The last area to mention is vocabulary. English is fortunate in that it has a lot of short words – hundreds just have one syllable, and you can go quite a long way with simple words which are not that hard to learn. So what’s tricky about the vocabulary?
Well, take the word “get”. In itself, it has quite a lot of meanings, but look what happens when it’s combined with other little words: “get on”, “get up”, “get in”, “get through”, “get by” – not to mention “get out of”, “get with it” and “get off with”, and (literally) dozens more. Just to add to the complexity, sometimes there are literal and more figurative meanings – “get
on the bus” is not the same use of “get on” as in “get on in the world”.
These structures are called “phrasal verbs”, and they’re hard! There’s no avoiding them if you want to master English, and the only thing you can really do is learn them when you come across them. And don’t think it’s just “get” which has all these variants – most of our other common verbs can also be used with little words like “up” and “down” and turned into phrasal verbs.
The thing is, though, no one sits down and learns a list of hundreds of phrasal verbs. You may start off with some really common examples like “stand up” and “sit down”, and actually before you know it you’ve learnt dozens of them. Sometimes there are alternatives: you may feel that “I descended the mountain” sounds awkward compared to “I went down the mountain”, but when you think that in French this is “J’ai descendu la montagne”, you can see which of the English variants might have greater appeal!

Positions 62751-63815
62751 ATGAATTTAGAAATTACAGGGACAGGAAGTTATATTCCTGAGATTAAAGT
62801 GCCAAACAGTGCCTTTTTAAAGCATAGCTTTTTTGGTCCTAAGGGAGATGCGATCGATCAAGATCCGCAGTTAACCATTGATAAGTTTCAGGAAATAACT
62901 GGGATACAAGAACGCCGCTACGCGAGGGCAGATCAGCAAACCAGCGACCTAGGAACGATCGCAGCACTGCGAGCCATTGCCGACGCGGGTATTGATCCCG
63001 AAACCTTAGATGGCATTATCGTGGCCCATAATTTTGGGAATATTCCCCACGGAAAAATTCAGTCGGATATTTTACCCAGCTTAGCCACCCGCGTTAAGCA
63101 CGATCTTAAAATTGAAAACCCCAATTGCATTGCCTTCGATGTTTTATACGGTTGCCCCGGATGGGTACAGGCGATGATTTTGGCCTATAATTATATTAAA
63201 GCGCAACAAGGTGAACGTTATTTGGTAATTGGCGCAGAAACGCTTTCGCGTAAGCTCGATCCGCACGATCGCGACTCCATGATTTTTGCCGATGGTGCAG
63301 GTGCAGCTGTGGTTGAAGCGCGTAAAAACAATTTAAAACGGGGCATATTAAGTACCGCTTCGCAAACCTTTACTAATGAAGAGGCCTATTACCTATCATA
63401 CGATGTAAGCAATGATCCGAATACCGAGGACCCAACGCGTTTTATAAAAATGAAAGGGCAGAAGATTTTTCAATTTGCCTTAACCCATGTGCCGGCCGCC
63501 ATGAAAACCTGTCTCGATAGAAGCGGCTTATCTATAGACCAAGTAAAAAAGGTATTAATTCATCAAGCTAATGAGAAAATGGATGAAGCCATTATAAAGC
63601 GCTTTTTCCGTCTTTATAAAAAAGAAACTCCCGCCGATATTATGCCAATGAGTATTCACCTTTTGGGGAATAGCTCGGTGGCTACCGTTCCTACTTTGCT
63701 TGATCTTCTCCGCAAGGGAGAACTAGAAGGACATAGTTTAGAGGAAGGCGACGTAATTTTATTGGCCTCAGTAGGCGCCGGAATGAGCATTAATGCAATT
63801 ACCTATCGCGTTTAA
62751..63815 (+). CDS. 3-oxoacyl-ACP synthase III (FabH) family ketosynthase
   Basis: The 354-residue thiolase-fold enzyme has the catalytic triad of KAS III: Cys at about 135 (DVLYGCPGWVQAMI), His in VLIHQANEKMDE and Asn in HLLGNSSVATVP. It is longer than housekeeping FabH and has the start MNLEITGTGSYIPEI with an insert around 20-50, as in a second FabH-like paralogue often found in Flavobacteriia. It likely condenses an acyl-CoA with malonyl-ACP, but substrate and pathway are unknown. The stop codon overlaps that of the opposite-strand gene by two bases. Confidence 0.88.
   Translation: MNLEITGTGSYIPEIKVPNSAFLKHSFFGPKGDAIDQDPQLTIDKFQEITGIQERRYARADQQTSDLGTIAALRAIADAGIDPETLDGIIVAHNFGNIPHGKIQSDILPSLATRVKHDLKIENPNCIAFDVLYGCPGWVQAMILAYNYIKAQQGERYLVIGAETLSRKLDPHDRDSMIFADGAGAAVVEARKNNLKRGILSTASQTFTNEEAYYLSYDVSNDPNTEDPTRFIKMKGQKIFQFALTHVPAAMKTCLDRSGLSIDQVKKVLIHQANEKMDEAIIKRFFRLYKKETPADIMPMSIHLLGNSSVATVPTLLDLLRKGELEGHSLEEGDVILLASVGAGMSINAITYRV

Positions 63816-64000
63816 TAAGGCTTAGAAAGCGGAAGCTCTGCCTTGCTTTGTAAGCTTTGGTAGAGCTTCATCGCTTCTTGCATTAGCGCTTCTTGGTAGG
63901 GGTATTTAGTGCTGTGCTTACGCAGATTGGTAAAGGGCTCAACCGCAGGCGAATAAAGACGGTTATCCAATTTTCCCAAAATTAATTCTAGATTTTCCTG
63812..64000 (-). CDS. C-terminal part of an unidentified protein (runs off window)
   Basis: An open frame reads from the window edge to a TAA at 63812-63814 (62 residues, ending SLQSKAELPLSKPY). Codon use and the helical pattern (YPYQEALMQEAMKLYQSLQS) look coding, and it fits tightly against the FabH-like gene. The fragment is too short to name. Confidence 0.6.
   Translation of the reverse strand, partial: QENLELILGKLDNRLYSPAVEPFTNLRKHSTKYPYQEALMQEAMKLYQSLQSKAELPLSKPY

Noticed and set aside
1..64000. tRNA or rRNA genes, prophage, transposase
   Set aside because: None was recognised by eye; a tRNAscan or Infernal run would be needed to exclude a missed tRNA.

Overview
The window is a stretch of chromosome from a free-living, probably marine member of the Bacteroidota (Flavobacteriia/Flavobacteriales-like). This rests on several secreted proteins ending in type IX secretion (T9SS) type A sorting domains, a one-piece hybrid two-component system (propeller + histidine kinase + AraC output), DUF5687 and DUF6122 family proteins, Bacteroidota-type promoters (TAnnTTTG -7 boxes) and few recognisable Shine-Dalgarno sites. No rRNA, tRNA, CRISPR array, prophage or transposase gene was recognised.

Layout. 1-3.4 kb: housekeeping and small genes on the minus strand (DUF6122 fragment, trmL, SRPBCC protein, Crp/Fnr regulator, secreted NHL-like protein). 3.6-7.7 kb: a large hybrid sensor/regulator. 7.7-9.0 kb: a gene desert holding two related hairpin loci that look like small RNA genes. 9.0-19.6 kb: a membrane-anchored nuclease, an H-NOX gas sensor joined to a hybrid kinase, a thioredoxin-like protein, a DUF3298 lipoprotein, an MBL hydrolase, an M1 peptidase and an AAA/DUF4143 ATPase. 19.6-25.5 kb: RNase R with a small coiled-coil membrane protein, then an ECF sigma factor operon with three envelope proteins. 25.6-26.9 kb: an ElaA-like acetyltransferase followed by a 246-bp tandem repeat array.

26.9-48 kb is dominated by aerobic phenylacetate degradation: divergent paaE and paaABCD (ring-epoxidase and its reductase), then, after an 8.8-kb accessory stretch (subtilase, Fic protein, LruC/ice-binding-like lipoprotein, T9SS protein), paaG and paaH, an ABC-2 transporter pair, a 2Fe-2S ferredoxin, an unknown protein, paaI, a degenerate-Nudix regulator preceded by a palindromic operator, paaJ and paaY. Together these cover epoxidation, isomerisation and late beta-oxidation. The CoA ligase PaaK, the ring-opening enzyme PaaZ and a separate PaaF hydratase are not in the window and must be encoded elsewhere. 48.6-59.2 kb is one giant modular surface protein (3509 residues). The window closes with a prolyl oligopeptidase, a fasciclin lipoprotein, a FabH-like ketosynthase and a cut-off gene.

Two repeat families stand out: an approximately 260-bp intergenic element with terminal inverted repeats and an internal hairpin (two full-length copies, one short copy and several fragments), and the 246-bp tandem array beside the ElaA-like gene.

A rather sweeping, but perhaps not unreasonable conclusion about learning English as a foreign language is perhaps this: it’s not that hard to make yourself understood, but if you want to speak it well, it still needs a fair bit of effort. But then if you think about it, we could probably say something similar about most languages. So don’t be put off if you get something wrong. OK, you won’t sound like a native, but everyone knows you’re not a native anyway!
Multilingual language expert Peter Chapple has spent many years studying English-speakers learning foreign languages, as well as non-English speakers learning English.